“A person is a person no matter how small,” the iconic line from Dr.Seuss's Horton Hears a Who, is much beloved by people who value empathy and helps us understand that others who are appear different are equally human, this includes children.
We went to a movie theatre with our Learners this past summer session. Throughout the movie, we couldn't help but notice constant shushing sounds. When the lights came on, we realized children from a daycare was watching the movie with us. It was the daycare teachers who were doing all the shushing and yet they were the ones speaking the loudest amongst each other during the movie. Even while out and about, I've witnessed children threatened, forced or at times treated no better than pet puppies who can't be trusted and must be controlled and managed with an invisible leash in the form of threats, manipulations, or criticisms. When our Learners witness this on field trips, they are taken aback and feel the injustice very palpably. They've been with us long enough to know that they deserve every bit of respect as any adult. Adults/guides do not hold the power of authority that adults typically do in a traditional environment. Adults expect children to be respectful of adults sometimes using shame by gaining control over children as a sign of successful behavior management. Yet we, as adults ourselves, cannot stand being controlled, manipulated, or shamed. How do children learn authentic respect if they are not respected themselves ? Don't children deserve to be recipients of the Golden Rule -“Treat people exactly as you would like to be treated by them.”?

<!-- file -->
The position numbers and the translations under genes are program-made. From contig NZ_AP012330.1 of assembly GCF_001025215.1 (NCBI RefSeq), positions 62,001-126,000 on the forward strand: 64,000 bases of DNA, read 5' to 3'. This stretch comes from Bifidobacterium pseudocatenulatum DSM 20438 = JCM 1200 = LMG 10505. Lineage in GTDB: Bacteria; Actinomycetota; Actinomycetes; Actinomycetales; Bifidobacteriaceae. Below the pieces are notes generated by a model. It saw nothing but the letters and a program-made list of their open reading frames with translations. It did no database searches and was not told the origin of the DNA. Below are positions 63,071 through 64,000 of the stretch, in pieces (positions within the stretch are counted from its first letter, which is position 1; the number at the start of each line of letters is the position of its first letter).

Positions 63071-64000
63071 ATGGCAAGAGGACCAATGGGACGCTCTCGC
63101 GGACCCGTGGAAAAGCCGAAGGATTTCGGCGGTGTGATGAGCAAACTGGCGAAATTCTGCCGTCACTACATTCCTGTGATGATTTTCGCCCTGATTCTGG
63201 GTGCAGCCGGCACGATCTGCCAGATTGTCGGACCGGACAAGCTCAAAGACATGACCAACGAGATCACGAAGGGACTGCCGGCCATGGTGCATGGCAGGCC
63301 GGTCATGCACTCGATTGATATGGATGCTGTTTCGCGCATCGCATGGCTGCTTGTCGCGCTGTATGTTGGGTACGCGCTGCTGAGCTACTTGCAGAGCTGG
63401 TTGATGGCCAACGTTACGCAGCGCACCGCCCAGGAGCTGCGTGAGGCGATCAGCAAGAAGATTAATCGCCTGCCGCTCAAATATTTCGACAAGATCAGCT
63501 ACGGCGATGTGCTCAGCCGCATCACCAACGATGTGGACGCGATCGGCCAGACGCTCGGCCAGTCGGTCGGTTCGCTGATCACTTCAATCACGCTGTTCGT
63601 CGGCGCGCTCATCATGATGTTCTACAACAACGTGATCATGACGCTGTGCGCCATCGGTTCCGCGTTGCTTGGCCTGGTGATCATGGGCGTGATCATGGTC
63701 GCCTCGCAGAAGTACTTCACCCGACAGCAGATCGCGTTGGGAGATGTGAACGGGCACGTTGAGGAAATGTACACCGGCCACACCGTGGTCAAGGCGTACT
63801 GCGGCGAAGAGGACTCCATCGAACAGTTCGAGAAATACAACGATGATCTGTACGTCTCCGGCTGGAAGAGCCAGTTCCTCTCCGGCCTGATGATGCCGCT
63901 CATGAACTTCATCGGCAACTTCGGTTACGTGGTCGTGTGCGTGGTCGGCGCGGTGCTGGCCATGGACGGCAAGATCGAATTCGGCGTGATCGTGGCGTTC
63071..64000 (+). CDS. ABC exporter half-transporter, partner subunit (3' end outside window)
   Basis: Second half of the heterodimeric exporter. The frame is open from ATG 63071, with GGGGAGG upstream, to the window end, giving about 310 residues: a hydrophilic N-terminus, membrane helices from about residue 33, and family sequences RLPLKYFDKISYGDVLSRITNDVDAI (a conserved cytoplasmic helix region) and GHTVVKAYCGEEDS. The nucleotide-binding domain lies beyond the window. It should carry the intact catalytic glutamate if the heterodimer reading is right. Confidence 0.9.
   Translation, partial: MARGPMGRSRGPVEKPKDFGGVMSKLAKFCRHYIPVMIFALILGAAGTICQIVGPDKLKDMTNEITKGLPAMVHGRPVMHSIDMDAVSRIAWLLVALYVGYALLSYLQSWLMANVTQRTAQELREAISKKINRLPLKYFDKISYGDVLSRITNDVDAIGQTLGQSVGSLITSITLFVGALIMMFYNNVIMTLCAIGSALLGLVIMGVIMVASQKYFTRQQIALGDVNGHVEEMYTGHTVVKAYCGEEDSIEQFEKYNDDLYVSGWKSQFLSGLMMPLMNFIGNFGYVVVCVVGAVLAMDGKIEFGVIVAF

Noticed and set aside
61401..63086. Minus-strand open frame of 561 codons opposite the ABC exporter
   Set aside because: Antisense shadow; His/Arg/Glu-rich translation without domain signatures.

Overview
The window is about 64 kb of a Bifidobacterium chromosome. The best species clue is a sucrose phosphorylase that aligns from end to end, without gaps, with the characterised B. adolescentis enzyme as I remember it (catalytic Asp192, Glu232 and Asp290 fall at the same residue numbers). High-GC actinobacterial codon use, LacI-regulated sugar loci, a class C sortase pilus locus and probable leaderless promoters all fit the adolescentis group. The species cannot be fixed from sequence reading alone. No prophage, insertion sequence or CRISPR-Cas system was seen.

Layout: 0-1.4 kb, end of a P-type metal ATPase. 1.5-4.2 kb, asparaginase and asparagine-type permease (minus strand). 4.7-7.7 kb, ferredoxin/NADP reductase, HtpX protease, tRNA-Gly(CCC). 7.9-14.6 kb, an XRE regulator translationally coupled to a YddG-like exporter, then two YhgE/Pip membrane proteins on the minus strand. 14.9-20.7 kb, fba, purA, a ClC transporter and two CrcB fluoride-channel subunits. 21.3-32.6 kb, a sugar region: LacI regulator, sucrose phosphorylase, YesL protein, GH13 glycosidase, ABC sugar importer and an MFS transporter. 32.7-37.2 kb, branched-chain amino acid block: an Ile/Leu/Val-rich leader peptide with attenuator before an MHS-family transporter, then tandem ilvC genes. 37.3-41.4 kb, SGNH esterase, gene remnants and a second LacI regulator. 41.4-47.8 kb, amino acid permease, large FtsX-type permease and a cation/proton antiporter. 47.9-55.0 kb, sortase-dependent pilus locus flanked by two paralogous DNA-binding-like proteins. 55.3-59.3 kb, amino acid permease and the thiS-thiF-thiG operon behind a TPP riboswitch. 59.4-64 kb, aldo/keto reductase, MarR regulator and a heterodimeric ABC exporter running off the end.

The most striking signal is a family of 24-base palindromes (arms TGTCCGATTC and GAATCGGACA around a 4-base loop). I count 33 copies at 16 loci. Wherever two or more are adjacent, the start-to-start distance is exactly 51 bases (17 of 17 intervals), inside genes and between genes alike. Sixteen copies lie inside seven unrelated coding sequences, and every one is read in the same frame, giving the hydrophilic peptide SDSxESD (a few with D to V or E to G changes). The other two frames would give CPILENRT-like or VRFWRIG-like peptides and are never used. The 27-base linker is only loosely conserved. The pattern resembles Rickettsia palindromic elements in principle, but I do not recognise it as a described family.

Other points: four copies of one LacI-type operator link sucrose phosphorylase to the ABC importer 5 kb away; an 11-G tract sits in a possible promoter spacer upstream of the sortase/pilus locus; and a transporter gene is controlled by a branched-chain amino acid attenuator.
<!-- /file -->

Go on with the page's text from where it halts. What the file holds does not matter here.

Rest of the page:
RESPECT – The most basic human right. we are more mature and are fully capable of thinking carefully of what we say to children. If it’s not respectful to say (or do) to other adults, it’s not okay to say (or do) to children.
Respecting a child teaches them that even the smallest, most powerless, most vulnerable person is worthy of respect. And that is a lesson our world desperately needs to learn.
“Give to every other human being every right that you claim for yourself.” – Thomas Paine